Britain is facing an uncertain future and an uneasy relationship with Europe after Brexit and the latest general election. Among other things, a key determiner of the success of Brexit will be the UK’s ability to conduct negotiations without language barriers. But the country’s woeful inability to learn languages, and the decline in foreign language learning among school and university students across Britain, does not bode well.
Of course, Welsh, Gaelic, Irish and Cornish are already spoken in some parts of the UK. And while it’s great to see many of these minority languages experiencing something of a revival over recent years, when it comes to life after Brexit it’s languages from further afield that will likely be most useful to Brits.
Many people in the UK may well ask “why we need languages” when “everyone in Europe speaks English anyway”. Indeed, all Brexit negotiations will be conducted in English. But given that the UK’s lack of foreign language skill is estimated to cost the nation up to £48 billion a year, this isn’t something that can just be ignored. Especially considering this figure is unlikely to decrease in post-Brexit Britain.
Then there is the fact that 30% of the UK’s language teachers are from Europe, so Brexit might actually deepen the current language teacher recruitment crisis – currently, half of modern foreign language teacher training posts remain unfilled.
It has also been estimated that 3,500 more teachers are needed if the government really wants to stick to its aim of 90% of students achieving the English Baccalaureate by 2025.
A look at the issue
Recent studies have blamed the UK’s language problem on the current teaching methods and materials used – indicating poor performance is a consequence of the system rather than the students. But there’s a lot more to it than that.
One of the main issues is that at GCSE level, schools often employ a policy of entering only higher attaining students, who are expected to pass with a good grade. This divides students into two groups: those likely and those not likely to get a good language GCSE. And this is detrimental to overall motivation and creates a two-tier system.
Such grouping also inevitably coincides with the different socioeconomic backgrounds of students – with students from more advantaged backgrounds more likely to be entered for languages.
Research has also shown that the higher the proportion of students eligible for free school meals, the more likely a school is to withdraw certain groups of students from language lessons. So while 84% of students in selective schools are entered for a language GCSE, only 48% of their peers in comprehensive schools are.
A lot of this may well come down to the fact that at exam level, language subjects have been shown to be marked much more harshly than other subjects. So not only are schools choosing not to enter “less able” students, but also pupils aiming for the best results and a place at a top university are also more likely to shun languages. This is because they don’t want to risk reducing their chances of getting high grades.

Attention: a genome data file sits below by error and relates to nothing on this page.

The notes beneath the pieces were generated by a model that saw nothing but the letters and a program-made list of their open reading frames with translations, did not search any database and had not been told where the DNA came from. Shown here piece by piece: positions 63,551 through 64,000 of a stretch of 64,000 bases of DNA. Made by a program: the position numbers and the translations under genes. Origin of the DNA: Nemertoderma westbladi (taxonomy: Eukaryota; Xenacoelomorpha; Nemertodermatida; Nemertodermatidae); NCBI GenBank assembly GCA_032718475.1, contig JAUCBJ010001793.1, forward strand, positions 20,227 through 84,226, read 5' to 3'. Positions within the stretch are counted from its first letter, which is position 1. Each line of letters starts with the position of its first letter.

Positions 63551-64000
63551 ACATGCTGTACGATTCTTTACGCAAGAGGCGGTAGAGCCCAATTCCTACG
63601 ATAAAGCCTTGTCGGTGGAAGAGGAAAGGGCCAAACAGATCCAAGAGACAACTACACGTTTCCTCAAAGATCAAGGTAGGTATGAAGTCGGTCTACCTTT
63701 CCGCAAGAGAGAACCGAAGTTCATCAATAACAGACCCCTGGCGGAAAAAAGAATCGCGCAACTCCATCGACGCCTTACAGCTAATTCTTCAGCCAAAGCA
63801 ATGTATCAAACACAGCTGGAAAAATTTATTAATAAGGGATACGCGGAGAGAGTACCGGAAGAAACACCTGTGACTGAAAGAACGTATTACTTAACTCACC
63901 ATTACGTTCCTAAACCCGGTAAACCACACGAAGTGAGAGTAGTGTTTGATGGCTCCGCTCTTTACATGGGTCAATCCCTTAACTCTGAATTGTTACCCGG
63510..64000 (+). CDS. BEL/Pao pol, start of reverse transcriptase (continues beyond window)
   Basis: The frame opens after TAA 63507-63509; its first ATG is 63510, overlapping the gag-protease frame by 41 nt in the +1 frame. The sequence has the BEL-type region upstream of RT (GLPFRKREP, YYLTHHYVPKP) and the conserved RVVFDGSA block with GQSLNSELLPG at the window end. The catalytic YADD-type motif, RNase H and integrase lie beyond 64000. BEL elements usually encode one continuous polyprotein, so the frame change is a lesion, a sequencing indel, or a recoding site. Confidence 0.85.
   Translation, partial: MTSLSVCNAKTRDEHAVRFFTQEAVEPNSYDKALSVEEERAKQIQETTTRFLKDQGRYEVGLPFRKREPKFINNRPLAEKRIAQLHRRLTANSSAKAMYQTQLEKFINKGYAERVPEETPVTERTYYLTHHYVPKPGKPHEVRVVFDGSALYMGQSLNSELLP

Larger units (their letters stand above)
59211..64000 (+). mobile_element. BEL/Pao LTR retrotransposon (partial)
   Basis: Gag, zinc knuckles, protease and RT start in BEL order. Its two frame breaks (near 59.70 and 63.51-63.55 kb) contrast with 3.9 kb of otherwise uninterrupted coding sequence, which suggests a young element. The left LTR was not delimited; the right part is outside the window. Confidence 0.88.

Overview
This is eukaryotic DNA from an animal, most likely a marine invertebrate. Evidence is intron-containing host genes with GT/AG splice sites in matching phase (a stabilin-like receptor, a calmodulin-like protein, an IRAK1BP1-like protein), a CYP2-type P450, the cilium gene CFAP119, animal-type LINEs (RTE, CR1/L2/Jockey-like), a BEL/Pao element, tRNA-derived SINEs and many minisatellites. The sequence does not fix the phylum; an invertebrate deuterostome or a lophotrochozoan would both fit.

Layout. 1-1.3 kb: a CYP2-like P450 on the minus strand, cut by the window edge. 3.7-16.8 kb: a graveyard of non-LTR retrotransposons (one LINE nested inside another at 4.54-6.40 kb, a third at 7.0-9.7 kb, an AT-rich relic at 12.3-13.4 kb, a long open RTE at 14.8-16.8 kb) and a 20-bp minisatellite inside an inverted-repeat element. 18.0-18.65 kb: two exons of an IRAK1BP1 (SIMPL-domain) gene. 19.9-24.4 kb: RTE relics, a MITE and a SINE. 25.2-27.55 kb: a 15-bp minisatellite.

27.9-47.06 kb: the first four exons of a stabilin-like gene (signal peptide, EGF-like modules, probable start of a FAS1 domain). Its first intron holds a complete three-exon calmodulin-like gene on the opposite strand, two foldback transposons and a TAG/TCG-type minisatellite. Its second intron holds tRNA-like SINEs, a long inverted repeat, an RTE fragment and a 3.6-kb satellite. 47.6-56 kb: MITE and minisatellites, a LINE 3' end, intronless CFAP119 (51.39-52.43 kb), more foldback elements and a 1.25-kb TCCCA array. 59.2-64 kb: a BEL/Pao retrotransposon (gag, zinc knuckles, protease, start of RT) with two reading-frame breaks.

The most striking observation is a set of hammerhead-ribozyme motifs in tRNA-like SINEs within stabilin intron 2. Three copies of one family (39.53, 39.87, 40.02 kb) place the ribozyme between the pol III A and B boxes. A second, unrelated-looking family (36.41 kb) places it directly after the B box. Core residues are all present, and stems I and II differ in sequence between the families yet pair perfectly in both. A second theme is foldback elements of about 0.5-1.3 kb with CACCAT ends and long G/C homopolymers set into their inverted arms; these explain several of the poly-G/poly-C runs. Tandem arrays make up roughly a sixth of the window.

Making languages great again
This is a sad state of affairs, given that evidence suggests that students are generally curious about languages – including ones not offered at school.
Recent research also shows that students are more driven to take a language at GCSE when they perceive a personal relevance. And engaging students’ sense of personal importance may also mean thinking outside the box, or rather the entrenched languages of French, Spanish and German.
The 2013 Languages for the Future report highlights ten languages – Spanish, Arabic, French, Mandarin Chinese, German, Portuguese, Italian, Russian, Turkish and Japanese – which are of most use to the UK. And although it is not yet clear what impact Brexit may have on the nation’s language needs, this provides a good basis for creative thinking.
But language teachers can only work within the framework set by the exam boards, so it may be that the shifting of power and loyalties that Brexit brings will provide a perfect opportunity to rethink language provision for all.
More than one choice
It cannot be denied that Europe is busier than ever learning English, and that English is used widely as a medium of discussion across Europe. English will of course continue to be an important EU working language post-Brexit, not because of the need to trade with Britain, but because many Europeans find it a convenient lingua franca.
But let’s remember that multilingual Europe has a choice of language – as recently demonstrated by European Commission president Jean-Claude Juncker – unlike monolingual Britain.
The use of English by the UK’s trading and political partners depends largely on their choice and preference. And while other nations are busying themselves to become more and more bilingually functional, monolingual Britain risks increasing isolation.